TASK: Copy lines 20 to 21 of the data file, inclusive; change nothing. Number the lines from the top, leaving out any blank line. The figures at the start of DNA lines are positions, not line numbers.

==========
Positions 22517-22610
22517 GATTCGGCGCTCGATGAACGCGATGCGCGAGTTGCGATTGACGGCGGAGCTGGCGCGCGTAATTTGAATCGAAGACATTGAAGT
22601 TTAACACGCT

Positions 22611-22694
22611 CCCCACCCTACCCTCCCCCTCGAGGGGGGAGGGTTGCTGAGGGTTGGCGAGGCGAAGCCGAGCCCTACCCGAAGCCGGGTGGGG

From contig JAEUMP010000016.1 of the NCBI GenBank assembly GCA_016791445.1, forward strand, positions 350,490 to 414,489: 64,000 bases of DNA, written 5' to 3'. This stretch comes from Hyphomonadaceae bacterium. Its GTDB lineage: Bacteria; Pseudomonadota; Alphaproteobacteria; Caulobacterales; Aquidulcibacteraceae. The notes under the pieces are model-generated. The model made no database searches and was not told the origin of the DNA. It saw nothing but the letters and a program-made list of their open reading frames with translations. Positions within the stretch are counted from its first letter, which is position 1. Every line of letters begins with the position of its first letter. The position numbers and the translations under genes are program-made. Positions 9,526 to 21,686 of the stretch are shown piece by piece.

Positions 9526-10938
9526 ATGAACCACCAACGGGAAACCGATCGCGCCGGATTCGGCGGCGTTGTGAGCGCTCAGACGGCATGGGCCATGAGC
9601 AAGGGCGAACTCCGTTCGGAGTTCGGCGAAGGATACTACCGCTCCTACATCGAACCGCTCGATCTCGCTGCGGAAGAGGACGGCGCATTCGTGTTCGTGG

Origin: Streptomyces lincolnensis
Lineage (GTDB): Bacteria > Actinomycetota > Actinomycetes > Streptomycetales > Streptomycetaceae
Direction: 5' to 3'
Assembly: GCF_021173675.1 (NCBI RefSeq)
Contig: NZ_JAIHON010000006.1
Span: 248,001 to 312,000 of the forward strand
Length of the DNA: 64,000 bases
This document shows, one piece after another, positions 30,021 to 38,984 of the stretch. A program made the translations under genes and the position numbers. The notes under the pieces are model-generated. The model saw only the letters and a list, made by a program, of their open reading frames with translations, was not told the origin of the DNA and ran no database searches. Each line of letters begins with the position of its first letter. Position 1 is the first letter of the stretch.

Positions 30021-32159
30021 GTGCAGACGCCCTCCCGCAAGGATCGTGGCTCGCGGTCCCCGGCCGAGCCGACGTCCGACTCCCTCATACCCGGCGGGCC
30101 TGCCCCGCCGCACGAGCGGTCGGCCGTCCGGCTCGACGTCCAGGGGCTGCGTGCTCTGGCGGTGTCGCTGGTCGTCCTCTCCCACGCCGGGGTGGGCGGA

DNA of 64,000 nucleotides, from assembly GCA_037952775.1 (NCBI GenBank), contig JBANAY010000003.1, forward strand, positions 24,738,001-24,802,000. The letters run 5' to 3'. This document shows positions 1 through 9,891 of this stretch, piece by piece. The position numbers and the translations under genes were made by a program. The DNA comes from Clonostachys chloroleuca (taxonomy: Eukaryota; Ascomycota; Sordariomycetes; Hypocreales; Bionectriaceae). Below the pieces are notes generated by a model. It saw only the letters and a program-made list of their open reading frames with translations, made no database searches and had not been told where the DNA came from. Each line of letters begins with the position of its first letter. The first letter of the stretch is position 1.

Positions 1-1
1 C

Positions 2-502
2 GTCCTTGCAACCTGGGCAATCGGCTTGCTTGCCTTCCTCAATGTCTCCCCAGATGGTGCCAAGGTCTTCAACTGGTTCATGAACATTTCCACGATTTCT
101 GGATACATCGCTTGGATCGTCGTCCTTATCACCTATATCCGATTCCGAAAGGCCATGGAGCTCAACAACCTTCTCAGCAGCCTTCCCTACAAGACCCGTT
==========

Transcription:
30101 TGCCCCGCCGCACGAGCGGTCGGCCGTCCGGCTCGACGTCCAGGGGCTGCGTGCTCTGGCGGTGTCGCTGGTCGTCCTCTCCCACGCCGGGGTGGGCGGA

DNA of 64,000 nucleotides, from assembly GCA_037952775.1 (NCBI GenBank), contig JBANAY010000003.1, forward strand, positions 24,738,001-24,802,000. The letters run 5' to 3'. This document shows positions 1 through 9,891 of this stretch, piece by piece. The position numbers and the translations under genes were made by a program. The DNA comes from Clonostachys chloroleuca (taxonomy: Eukaryota; Ascomycota; Sordariomycetes; Hypocreales; Bionectriaceae). Below the pieces are notes generated by a model. It saw only the letters and a program-made list of their open reading frames with translations, made no database searches and had not been told where the DNA came from. Each line of letters begins with the position of its first letter. The first letter of the stretch is position 1.